Maximizing Production from Shale Reservoir by Using Micro-Sized Proppants

Lau, Hon Chung (National University of Singapore) | Radhamani, Adiyodi Veettil (National University of Singapore) | Ramakrishna, Seeram (National University of Singapore)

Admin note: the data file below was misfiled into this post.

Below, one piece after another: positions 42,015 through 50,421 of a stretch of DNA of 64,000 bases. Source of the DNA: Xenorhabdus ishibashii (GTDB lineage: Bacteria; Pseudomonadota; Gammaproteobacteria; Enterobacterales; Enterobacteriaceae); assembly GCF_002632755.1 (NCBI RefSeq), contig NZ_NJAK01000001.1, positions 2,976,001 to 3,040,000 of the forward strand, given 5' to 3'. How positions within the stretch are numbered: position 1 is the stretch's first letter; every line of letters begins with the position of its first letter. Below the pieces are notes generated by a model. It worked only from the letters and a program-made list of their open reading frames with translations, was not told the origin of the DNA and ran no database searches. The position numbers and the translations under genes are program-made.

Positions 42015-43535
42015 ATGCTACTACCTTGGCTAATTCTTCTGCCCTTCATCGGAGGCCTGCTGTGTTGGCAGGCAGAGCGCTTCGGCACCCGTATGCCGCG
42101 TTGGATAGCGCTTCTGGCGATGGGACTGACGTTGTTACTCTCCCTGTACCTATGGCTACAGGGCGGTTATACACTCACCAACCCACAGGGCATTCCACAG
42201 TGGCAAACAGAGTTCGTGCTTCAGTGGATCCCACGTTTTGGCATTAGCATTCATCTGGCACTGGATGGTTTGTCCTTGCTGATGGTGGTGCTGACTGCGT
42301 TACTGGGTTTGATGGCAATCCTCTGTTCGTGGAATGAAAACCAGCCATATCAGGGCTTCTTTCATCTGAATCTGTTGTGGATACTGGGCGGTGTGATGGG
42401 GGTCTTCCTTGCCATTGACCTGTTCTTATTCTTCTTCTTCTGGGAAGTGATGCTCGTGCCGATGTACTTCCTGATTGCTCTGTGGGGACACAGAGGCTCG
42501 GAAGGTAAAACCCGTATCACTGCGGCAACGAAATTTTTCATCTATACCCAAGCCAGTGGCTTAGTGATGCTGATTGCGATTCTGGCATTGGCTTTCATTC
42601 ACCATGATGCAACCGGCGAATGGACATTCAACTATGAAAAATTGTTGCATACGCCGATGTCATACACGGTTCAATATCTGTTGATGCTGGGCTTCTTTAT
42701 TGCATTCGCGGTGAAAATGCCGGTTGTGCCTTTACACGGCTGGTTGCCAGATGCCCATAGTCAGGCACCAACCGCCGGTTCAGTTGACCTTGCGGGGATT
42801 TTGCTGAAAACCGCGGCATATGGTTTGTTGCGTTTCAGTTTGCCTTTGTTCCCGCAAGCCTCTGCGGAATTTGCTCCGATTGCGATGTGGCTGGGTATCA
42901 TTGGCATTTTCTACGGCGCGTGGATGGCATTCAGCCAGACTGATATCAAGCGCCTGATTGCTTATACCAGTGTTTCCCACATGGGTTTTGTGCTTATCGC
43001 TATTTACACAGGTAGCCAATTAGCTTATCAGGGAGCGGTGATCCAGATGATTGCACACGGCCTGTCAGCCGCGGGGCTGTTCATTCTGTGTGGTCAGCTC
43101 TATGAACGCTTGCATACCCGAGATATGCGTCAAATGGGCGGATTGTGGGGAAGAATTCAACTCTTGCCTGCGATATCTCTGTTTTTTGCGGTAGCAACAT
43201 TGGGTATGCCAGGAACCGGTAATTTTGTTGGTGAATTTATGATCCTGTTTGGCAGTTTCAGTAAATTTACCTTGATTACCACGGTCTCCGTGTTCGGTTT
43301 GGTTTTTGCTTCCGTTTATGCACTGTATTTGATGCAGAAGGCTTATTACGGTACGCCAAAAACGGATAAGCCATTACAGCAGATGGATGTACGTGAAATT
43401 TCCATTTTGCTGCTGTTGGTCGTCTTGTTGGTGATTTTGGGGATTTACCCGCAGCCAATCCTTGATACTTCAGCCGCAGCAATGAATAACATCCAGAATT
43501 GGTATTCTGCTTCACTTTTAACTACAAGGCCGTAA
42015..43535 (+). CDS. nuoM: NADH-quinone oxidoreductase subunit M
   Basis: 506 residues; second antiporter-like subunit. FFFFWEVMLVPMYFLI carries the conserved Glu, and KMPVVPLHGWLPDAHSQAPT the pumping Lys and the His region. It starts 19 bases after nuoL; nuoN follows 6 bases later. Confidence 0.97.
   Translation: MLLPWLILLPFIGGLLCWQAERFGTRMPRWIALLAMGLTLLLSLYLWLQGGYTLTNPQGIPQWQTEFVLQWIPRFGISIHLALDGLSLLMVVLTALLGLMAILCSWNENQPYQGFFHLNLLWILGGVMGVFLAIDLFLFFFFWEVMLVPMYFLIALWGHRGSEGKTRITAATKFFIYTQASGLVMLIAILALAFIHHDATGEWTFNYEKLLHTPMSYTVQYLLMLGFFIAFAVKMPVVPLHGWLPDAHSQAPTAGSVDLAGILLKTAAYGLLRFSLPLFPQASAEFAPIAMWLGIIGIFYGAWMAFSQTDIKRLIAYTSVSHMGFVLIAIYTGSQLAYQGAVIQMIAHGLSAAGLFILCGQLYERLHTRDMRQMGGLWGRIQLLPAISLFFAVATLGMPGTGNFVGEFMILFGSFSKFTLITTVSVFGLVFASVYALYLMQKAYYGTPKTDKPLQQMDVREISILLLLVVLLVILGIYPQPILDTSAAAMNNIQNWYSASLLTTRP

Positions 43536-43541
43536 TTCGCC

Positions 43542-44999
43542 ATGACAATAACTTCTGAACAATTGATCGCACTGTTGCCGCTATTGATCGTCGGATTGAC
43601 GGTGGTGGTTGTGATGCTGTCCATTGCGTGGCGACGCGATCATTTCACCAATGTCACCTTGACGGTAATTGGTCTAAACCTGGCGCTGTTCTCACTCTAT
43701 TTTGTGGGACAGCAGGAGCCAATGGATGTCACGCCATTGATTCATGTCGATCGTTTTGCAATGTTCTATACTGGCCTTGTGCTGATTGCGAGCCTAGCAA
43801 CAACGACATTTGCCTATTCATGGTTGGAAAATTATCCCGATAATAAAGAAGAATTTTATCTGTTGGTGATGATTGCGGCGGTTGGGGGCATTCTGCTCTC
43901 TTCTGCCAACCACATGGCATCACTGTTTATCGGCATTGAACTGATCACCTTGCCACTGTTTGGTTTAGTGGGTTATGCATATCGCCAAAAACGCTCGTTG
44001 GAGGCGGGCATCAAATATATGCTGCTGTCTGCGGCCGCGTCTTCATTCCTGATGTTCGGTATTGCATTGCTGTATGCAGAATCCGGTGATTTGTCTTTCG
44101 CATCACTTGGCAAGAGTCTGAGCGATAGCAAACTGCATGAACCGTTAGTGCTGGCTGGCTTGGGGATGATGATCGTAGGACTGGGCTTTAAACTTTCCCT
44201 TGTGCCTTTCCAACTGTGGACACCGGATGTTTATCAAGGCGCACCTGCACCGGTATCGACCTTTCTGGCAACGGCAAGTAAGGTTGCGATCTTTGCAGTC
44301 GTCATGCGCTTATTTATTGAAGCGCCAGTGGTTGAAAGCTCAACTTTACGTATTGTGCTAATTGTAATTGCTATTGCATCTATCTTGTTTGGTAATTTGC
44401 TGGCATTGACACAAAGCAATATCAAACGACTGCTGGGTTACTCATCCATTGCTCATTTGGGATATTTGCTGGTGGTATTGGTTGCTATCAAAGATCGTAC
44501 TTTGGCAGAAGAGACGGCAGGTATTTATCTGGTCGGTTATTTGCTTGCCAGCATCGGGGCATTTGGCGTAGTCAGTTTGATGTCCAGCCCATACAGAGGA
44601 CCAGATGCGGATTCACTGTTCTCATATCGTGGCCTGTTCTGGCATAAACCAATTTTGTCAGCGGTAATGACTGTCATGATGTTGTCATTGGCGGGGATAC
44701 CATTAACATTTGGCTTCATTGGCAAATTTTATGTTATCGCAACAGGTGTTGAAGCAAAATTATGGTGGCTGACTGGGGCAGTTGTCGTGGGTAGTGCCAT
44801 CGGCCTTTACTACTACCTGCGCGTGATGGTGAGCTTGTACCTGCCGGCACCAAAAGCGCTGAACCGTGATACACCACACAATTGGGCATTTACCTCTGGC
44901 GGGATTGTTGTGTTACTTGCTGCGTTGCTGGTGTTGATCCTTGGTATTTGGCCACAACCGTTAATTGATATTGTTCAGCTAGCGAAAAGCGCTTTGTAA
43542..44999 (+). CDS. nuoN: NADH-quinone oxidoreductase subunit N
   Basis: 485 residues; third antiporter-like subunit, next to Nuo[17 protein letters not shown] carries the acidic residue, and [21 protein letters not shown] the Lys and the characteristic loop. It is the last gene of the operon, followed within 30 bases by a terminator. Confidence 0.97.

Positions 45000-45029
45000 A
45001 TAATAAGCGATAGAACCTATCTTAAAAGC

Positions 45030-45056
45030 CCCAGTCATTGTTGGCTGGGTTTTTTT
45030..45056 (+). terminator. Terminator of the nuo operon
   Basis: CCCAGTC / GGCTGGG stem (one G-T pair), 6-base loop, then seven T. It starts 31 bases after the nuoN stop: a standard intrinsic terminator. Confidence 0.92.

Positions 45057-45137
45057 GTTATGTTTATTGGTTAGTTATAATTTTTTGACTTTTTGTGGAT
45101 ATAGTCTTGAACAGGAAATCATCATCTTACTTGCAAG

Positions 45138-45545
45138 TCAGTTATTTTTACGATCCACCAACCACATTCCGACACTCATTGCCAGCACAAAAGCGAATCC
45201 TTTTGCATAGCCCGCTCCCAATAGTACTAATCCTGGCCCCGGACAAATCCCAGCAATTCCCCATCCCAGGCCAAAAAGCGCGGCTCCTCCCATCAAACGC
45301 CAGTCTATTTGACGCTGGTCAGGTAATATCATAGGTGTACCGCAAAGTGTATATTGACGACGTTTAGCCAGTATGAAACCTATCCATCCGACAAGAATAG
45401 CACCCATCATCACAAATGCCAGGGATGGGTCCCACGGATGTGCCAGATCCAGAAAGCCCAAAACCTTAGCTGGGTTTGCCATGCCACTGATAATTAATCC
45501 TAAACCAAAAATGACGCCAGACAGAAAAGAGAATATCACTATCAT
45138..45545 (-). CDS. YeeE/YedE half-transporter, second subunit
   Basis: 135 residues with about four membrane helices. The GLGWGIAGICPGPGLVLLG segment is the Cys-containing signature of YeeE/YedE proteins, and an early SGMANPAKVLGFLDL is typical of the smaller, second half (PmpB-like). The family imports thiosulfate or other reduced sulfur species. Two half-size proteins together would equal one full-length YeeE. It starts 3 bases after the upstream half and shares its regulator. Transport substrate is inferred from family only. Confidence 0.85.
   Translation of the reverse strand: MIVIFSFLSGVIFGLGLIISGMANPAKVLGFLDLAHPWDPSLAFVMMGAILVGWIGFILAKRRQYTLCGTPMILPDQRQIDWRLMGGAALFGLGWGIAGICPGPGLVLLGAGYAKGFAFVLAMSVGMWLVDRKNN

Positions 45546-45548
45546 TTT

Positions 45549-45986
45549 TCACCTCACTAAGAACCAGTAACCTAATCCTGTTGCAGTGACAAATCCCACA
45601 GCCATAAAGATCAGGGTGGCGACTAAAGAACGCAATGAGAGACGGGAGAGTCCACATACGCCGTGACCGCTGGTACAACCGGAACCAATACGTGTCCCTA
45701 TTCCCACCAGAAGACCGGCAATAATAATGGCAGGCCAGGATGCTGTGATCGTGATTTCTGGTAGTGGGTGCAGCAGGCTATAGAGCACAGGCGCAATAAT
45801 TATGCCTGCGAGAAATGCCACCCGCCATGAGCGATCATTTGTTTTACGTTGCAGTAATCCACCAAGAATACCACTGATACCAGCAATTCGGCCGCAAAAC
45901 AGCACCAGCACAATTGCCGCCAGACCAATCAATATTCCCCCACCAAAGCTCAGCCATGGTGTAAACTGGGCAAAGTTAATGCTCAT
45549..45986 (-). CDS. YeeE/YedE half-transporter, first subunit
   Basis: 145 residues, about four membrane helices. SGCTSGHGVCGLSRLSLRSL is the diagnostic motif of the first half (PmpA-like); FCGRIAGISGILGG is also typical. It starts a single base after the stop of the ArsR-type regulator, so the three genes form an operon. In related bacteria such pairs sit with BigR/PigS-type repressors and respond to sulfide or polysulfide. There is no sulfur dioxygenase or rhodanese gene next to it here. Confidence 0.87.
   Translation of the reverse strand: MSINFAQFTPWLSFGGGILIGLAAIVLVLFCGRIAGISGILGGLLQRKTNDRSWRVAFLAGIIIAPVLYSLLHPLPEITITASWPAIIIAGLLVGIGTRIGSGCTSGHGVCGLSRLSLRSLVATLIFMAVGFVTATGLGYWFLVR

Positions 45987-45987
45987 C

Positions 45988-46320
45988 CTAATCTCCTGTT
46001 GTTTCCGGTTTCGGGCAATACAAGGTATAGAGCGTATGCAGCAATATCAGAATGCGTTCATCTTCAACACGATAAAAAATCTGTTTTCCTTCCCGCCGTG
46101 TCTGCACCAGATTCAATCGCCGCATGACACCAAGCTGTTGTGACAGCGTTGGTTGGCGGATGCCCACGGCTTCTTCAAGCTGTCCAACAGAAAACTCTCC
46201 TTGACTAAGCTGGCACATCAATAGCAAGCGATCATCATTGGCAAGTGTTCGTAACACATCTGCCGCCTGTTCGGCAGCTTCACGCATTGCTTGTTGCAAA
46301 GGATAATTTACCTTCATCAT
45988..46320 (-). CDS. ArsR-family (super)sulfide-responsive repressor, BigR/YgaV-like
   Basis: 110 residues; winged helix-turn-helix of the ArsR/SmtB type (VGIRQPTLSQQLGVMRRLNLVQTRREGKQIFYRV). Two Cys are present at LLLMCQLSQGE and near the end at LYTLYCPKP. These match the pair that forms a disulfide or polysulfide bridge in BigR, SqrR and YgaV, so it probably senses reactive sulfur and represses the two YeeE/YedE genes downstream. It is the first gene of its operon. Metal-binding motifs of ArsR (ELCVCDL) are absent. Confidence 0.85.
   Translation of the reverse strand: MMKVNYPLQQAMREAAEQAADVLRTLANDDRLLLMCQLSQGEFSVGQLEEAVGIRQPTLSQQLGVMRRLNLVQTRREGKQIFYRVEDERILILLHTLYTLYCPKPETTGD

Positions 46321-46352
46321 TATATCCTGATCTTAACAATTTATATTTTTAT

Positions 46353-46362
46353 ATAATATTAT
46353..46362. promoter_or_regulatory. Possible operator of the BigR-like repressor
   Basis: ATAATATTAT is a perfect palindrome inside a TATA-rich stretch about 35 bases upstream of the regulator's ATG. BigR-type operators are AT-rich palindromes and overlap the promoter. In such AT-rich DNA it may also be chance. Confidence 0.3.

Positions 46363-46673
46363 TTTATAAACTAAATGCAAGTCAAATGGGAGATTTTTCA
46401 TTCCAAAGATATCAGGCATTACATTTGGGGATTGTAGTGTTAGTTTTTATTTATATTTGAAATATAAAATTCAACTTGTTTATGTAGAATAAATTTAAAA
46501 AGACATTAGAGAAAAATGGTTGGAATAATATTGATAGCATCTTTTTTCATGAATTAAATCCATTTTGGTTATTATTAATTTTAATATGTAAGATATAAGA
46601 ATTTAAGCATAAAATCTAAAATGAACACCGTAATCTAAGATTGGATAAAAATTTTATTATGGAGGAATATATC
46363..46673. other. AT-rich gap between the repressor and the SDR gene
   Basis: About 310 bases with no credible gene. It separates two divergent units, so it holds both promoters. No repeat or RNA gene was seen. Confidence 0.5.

This paper describes the interaction between hydraulic fractures and the multi-porosity system of matrix porosity and natural fracture porosity in shale reservoirs. During the process of hydraulic fracturing, a complex fracture network consisting of primary and secondary hydraulic fractures as well as natural fractures is created. It is postulated that only shale porosities connected with this network will contribute to hydrocarbon production. Furthermore, we propose a way to maximise well productivity by injecting microsized proppants that are less than 150 μm (100 mesh) into the natural fractures and secondary hydraulic fractures to prevent them from closing and thereby increasing the stimulated reservoir volume. The size of the micro-sized proppant should be designed to be between one-seventh and one-third the aperture size of the natural fractures. In addition, various materials for micro-sized proppants are proposed and discussed. Of these, hollow glass microsphere shows more promise because of its light density and track record of being used as an additive material in the oilfield. Although limited laboratory experiments and field tests have shown encouraging results of using micro-sized proppants to enhance the productivity of Barnett shale, more research is warranted to optimize the use of these micro-sized proppants in production enhancement in various shale formations.

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